Bury St Edmunds: Governor speaks out over school closure “travesty”
A GOVERNOR at one of Suffolk top performing schools last night labeled plans to close it down at least four years early a “travesty”.
When education inspectors from Ofsted visited St Louis Middle School in Bury St Edmunds earlier this year, they rated it “outstanding”.
However, two weeks ago the EADT exclusively revealed how the Diocese of East Anglia was planning to shut St Louis Middle School in 2013 - at least four years before Suffolk County Council planned to wind down all other middle schools in the area as part of the school organisation review.
As a result, St Benedict’s Catholic School in Bury will become an 11-18 school and St Edmunds School will become a primary for children aged four to 11 years old.
Robert Everett, who has been on the school’s board of governors for the last 17 years, has now spoken out against the diocese saying allowing the early closure of the school would be both a “travesty” and “tantamount to abandoning” the pupils and staff.
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Mr Everett urged anybody with an interest in the school to voice their views to the diocese as part of its consultation process. He said while everybody accepted the school would eventually close in line with the other middle schools in Bury, closing it early was a big mistake.
Mr Everett, who is also one of the most senior councillors on St Edmundsbury Borough Council, said: “We are not at all happy that St Louis will be closing before all the other Middle Schools in Bury St Edmunds.
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“If we let this ofsted-deemed “outstanding” school close, and do nothing, we are guilty of abandoning the pupils and the 64 teaching staff who will find it almost impossible to find new jobs in an education system that does not want or need excellent middle school teachers.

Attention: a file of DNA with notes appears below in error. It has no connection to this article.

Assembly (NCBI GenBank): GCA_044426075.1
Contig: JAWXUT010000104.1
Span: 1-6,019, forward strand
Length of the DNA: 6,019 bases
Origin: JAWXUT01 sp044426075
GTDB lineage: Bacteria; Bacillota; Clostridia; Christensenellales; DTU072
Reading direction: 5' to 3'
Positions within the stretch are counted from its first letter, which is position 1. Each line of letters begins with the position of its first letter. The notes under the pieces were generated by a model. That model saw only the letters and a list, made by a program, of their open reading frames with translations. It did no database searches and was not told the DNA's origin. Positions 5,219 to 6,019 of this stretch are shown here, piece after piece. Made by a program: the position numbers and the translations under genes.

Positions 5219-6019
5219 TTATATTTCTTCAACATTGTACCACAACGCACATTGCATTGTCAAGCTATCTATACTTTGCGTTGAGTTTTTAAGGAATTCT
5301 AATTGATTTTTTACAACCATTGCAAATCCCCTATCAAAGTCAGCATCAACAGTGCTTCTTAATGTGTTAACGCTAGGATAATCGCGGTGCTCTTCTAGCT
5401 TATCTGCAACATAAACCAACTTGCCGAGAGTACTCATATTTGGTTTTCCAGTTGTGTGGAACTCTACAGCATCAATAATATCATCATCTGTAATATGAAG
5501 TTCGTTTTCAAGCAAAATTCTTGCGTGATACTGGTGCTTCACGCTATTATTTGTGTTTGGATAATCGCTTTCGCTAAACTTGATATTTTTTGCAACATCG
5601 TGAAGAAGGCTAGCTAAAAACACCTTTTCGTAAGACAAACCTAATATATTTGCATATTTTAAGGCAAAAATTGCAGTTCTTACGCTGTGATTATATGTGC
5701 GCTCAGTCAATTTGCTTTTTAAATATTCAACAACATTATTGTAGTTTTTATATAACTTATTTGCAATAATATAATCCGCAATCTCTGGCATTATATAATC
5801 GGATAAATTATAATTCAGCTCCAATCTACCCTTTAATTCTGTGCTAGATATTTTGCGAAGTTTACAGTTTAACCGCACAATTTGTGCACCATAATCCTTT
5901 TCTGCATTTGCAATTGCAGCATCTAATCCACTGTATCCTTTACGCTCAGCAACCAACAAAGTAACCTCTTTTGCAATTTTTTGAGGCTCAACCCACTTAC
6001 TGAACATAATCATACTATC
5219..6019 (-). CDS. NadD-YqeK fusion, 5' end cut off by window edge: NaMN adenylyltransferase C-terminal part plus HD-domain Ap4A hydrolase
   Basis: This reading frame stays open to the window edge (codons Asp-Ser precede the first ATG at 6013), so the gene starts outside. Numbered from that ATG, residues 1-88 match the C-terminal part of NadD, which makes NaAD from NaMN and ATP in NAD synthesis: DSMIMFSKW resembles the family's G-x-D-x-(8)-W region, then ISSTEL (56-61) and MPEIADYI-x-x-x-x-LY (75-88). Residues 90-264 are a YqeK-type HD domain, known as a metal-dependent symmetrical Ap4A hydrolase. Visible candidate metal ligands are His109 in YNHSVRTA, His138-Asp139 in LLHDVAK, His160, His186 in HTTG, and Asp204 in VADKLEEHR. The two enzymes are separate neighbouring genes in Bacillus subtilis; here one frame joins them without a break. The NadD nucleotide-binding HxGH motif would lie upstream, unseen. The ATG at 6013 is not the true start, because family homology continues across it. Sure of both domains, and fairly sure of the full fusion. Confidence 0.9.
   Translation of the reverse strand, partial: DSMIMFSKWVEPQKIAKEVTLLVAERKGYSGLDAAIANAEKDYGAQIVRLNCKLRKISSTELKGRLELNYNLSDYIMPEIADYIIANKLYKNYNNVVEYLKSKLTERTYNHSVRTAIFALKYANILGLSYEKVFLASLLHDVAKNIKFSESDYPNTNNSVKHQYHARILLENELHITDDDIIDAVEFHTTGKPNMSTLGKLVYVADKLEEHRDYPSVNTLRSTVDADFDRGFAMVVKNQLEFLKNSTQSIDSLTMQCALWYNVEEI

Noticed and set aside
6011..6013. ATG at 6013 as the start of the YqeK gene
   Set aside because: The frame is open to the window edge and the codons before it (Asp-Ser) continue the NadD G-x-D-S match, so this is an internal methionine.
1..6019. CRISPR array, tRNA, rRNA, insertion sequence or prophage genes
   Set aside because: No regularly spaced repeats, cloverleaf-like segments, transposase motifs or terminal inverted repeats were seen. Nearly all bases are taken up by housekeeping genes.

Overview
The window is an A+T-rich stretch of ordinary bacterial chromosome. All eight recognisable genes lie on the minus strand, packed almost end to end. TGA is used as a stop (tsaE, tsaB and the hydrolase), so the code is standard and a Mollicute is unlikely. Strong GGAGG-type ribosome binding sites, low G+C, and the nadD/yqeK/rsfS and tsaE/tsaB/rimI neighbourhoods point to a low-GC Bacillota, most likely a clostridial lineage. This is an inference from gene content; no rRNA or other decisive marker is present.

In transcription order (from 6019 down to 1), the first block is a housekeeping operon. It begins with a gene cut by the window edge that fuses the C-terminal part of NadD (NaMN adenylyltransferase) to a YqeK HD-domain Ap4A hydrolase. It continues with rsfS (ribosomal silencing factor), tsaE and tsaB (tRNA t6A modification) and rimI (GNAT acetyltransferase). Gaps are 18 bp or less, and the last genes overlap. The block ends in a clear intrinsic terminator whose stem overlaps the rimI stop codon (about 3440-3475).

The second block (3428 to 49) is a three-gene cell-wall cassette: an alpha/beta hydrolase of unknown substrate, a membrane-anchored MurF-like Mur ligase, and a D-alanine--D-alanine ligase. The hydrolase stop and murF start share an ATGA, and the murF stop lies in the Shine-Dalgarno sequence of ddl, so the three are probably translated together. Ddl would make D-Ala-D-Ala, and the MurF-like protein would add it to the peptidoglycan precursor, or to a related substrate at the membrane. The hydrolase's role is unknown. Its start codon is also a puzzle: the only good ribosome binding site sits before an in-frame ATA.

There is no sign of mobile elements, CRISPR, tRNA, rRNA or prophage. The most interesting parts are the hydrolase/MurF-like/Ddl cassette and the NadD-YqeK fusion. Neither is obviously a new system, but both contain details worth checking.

“We, as a governing body, know that St Louis will have to close.
“Anybody that has been lucky enough to have seen what well rounded children come through this excellent education system would not want to jeopardise it, please also remember that the date of 2017 given to the Bury St Edmunds schools is not a guarantee by Suffolk County Council that all the changes would be complete by 2017.
“This situation could last for much longer, or at least until this financial crisis has improved.”
He said if the county council’s plans were further delayed, or abandoned entirely in the future, then St Louis “would have been sacrificed prematurely”.
The diocese, however, claims the move is vital because the Catholic area catchment area extends beyond Bury to parts of the county which are already in the process of becoming two tier.
A spokesman for the diocese yesterday declined to comment on the matter. However, in his letter to parents, Rev Roger Sparks, of the Diocesan School Commission, said: “The commission recognise that these proposed changes will create mixed emotions. “However, the commission unanimously decided that the move to a two-tier system is necessary to ensure continuity of Catholic education for all Catholic pupils, wherever they live within the pyramid.
“The new system will help ensure a sustainable future for our Catholic schools and provide a framework in which the current high quality education for pupils can continue.”